What happens if you drink acid?

Drinking acid can have severe and potentially life-threatening consequences. Acids are highly corrosive substances that can cause significant damage to the body’s tissues and organs. The specific effects will depend on the type of acid consumed, its concentration, and the amount ingested.

I am saying this because I witnessed in the laboratory. One of my student used his mouth instead of sucker for acid. Luckily, It was a minor touch of acid that burnt his lips and inner mouth severely. I immediately took him to department’s dispensary.

What Happens If You Drink Acid image

Remember in this article we are just talking about acids present in chemical labs not natural ones. Even though we cannot take natural acids such as in Lemon in extra amount because it too has consequences.

Here are some general effects of ingesting acids:

1: Gastrointestinal damage

Acids can cause severe burns and tissue damage in the mouth, throat, esophagus, and stomach. This can lead to pain, difficulty swallowing, vomiting blood, and potentially life-threatening complications such as perforation or internal bleeding.

2: Respiratory distress

If acid is aspirated into the lungs during ingestion or vomiting, it can cause inflammation, chemical pneumonitis (lung inflammation), or even respiratory failure. This can result in coughing, shortness of breath, chest pain, and a bluish discoloration of the skin.

3: Systemic effects

Depending on the type and concentration of acid, it can be absorbed into the bloodstream and affect other organs. This can lead to systemic toxicity, electrolyte imbalances, organ damage, and metabolic disturbances.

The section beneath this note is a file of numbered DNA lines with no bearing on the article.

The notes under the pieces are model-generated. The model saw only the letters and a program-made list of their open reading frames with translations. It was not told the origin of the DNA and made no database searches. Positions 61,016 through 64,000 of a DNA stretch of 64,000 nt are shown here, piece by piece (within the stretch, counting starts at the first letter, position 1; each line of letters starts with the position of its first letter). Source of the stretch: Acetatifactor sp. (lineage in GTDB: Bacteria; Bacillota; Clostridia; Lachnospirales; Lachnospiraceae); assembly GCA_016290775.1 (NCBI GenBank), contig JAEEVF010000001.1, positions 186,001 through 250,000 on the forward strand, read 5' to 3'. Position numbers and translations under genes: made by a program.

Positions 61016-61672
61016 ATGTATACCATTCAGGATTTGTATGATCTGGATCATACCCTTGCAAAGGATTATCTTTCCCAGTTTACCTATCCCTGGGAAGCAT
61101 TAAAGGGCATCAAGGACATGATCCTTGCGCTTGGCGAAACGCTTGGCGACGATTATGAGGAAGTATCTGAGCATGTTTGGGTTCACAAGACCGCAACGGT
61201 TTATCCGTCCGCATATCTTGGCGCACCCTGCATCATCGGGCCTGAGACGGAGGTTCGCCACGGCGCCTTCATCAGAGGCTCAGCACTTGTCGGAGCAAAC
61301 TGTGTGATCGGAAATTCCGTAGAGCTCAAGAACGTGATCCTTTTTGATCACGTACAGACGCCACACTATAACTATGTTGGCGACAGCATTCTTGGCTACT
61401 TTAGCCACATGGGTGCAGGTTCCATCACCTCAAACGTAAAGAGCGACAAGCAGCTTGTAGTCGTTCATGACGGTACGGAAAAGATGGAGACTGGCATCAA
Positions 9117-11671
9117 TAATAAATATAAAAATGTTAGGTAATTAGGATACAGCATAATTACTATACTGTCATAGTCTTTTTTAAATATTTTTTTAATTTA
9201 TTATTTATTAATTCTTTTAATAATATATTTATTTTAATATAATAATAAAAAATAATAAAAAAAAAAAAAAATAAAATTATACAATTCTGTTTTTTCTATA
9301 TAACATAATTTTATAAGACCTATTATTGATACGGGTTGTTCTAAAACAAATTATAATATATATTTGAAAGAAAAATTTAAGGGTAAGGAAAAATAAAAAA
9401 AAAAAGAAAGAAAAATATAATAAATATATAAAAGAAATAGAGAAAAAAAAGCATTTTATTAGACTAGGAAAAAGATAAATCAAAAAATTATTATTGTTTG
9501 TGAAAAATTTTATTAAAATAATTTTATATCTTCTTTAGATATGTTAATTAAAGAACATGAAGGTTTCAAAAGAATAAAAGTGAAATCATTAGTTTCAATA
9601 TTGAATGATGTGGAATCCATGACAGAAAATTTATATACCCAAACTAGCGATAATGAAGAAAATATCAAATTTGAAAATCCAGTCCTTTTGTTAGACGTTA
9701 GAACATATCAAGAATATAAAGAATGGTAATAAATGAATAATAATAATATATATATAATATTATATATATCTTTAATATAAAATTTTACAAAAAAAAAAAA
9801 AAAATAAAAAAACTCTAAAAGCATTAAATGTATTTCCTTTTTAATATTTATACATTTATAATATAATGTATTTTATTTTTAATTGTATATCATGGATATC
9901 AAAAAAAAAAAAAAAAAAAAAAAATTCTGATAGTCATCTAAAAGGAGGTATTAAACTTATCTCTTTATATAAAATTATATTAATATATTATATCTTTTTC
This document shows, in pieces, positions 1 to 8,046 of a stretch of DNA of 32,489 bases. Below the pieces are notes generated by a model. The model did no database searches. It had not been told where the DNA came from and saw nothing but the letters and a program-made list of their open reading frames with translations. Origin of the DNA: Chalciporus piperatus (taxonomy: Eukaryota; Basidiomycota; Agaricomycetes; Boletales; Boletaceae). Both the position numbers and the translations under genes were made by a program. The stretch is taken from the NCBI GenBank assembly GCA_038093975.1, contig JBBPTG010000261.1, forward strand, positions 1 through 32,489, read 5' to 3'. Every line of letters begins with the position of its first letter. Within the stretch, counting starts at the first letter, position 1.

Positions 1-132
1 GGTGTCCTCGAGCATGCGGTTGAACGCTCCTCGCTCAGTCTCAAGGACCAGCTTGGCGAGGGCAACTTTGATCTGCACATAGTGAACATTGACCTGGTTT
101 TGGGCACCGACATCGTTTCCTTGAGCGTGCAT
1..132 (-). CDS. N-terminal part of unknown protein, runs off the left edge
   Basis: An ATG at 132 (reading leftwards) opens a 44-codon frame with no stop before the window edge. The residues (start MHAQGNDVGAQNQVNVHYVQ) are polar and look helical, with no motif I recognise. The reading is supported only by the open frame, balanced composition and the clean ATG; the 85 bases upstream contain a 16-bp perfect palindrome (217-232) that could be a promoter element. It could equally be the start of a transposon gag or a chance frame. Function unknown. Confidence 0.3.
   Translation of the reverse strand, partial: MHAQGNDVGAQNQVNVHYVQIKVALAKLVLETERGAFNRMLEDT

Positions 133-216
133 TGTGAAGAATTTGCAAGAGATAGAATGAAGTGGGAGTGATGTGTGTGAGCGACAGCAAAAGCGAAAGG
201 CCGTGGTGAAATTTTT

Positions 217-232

4: Dental erosion

Acidic substances can also cause erosion of tooth enamel, leading to dental problems such as tooth sensitivity, discoloration, and increased risk of cavities.

It is crucial to note that ingesting acids is extremely dangerous, and immediate medical attention is necessary. If someone accidentally ingests acid or shows any symptoms after ingestion, contact emergency services or a poison control center immediately.

How to prevent it?

Prevention is key to avoiding such incidents. Proper storage of acids, education about the dangers of ingestion, and ensuring the availability of safety protocols and emergency response measures can help reduce the risk of accidental acid ingestion.

Remember, the information provided here is general, and the effects can vary depending on the specific acid involved. It is always best to consult medical professionals or poison control centers for accurate and timely guidance in case of emergencies.